Grunion Are Running – ‘Look But Don’t Touch’

by on April 15, 2021 · 0 comments

in Ocean Beach

Along San Diego shores, the grunion are spawning once again. These small silver fish swarm the beaches on the waves at night and bury their eggs in the sand. It is a phenomenon unique to southern California and the northern Baja coast, and if you’ve never tried to find them, you’re in for a treat.

Grunion expert Dr. Karen Martin, Biologist and Executive Director at Pepperdine University’s Grunion Greeters Project spoke with Patch about the “look but don’t touch” season.

“This is usually the best time to see the grunion run because the fish should not be disturbed,” Martin says. “Grunion are running all along the SoCal coast to Santa Barbara.”
If you want to try your luck, most flat, San Diego sandy beaches should see grunion action at night. Check ahead with your local lifeguards, as some beaches are closed after hours, she says.

The female grunions will be vertical, having dug themselves tail-first into the sand. The males will be swimming around them. Photo: Julianne Steers, courtesy
What happens at a grunion run?

The grunions beach themselves to lay eggs and stick around while the males fertilize them. Yes, they are making little grunions while you watch.

“The female digs in—tail first —to lay their eggs, around 3,000 at a time. The males will wrap around the females and fertilize their eggs,” Melissa Studer of the Grunion Greeters project said in an interview with BBC Earth Unplugged. Roughly 10 to 14 days later, the eggs will hatch, allowing the next generation to swim off with the tide. The grunion spawns at age 1 and have a life span that ranges from two to four years, according to the project.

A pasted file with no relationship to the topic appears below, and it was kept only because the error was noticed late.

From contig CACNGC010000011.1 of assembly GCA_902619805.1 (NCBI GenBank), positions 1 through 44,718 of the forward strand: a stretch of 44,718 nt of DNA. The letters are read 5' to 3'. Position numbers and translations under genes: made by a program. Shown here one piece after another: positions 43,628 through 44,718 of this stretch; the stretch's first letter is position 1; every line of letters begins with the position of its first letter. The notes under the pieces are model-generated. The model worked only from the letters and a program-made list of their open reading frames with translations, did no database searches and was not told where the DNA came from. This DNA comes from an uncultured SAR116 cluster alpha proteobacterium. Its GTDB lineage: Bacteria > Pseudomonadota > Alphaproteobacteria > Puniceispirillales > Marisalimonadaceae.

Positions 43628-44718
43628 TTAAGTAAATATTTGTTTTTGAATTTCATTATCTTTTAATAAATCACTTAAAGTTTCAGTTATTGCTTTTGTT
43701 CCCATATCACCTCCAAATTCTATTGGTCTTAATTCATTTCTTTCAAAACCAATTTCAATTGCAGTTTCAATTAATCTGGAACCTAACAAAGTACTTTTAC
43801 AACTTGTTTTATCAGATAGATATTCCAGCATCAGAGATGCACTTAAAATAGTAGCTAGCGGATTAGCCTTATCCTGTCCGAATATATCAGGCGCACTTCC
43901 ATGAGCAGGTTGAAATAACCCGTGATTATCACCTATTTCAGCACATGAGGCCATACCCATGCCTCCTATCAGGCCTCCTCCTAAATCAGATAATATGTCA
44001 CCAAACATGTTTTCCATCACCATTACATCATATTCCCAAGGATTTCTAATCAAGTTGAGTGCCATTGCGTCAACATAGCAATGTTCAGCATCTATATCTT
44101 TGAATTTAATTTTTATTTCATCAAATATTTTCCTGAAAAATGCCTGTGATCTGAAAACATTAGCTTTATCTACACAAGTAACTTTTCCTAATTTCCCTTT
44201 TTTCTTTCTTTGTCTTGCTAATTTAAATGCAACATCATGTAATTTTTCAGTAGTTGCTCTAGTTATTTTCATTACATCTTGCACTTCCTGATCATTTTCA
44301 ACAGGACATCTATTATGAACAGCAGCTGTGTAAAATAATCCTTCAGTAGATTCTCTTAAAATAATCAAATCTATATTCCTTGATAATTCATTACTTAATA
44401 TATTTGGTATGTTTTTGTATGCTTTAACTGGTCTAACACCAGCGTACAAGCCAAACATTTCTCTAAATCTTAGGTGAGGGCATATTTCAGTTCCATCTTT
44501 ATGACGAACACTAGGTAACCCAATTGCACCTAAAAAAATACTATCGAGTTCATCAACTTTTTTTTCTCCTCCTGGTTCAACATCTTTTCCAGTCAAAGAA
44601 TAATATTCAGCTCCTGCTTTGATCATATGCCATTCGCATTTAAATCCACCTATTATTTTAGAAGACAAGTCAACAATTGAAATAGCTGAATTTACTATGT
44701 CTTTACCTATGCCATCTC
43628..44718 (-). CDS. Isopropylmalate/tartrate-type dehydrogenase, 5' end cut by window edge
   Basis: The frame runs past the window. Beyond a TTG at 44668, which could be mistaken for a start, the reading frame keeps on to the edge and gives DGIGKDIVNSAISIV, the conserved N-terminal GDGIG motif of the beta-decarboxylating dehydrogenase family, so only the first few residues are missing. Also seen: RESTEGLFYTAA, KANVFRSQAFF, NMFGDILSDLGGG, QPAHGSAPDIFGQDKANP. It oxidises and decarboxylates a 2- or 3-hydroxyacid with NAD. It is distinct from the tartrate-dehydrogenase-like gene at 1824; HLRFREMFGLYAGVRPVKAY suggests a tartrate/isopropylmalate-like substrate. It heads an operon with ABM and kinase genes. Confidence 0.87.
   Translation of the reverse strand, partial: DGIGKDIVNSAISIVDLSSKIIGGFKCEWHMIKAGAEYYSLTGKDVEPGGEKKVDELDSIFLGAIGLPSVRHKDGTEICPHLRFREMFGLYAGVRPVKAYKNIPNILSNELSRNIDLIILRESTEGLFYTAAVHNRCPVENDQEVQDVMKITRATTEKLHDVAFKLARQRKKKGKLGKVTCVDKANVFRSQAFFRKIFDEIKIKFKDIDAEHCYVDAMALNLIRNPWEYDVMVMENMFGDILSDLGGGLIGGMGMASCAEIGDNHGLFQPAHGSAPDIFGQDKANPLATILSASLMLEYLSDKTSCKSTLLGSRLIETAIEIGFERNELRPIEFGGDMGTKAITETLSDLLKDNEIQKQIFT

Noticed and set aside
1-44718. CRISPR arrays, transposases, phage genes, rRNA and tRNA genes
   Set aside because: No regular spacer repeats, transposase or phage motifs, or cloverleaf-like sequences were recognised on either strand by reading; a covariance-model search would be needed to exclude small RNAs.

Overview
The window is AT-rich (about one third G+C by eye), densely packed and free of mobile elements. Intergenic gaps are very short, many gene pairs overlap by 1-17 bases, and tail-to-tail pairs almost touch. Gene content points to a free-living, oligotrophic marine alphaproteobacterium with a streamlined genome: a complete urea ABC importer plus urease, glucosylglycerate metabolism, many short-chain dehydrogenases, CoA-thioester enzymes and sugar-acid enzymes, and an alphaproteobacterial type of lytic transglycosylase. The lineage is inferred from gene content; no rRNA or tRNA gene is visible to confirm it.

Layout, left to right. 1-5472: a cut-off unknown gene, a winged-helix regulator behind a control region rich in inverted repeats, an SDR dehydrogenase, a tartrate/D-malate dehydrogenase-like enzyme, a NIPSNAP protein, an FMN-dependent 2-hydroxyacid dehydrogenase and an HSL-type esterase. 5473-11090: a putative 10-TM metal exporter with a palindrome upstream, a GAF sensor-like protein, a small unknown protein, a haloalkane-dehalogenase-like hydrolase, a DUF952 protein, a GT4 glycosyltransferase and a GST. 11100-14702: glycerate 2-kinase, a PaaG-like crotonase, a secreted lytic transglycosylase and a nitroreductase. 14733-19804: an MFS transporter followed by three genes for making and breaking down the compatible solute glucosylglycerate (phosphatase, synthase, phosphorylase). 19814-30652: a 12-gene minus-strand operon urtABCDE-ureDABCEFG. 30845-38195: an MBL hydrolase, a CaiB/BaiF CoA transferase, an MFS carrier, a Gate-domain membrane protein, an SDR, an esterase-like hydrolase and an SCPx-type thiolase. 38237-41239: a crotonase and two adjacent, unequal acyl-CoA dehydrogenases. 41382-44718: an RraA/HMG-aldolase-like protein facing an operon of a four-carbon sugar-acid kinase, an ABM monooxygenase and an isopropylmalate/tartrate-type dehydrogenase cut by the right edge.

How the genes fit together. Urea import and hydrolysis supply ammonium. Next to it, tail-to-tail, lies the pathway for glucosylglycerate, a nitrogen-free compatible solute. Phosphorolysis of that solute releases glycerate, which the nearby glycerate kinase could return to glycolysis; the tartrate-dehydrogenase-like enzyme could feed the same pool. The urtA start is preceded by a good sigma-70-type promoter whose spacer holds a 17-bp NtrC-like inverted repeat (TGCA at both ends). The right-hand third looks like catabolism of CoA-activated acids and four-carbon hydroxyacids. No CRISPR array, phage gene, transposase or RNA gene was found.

Each female will spawn only once a season, while the males will return in the tides, multiple times a night, Studer says. Burying the eggs in the sand gives the species an added chance for survival.

The grunion spawn during the highest tide of the month from as early as March and as late as August, but April through June tends to be their most active period.

During the spring, grunion are protected, officials remind, and cannot be “fished or gathered.”

While many spectators come out to witness the egg-laying event, with scores of fish flopping on the shore, remember that in the spring you can look but can’t touch.

“April is observation-only,” according to the California Department of Fish and Wildlife. Starting April 12, the observation of the grunion will continue nightly through May 29.

The forecast, put together by the California Department of Fish and Wildlife, shows expected grunion runs for 2021— view the whole schedule here— begins between 10:30 and 11 p.m. and lasts until well after 1 a.m.

Though the department of fish and wildlife does not suggest the “best beach to view the grunion run,” they do suggest asking your local lifeguards during the season.

Where is best to see the grunion run in San Diego County?

There is no “best” spot, according to Martin.

“As we say, only the fish know where they’ll show up on any given predicted spawning night,” Martin says. “However, they do prefer flat, sandy beaches and areas without a lot of flashing light, noise and activity.”

The largest runs occur in southern CA, but smaller runs can occur farther north.

“Conditions at each beach are constantly changing, so we cannot recommend a specific beach in your area,” she says. “Beach curfews vary between municipalities, so we advise you to look into local regulations before heading out.”

If you choose a beach that meets the general criteria, Martin suggests staying away from crowds and noise.

“The grunion are less likely to run in an area with a lot of disturbance,” she says.


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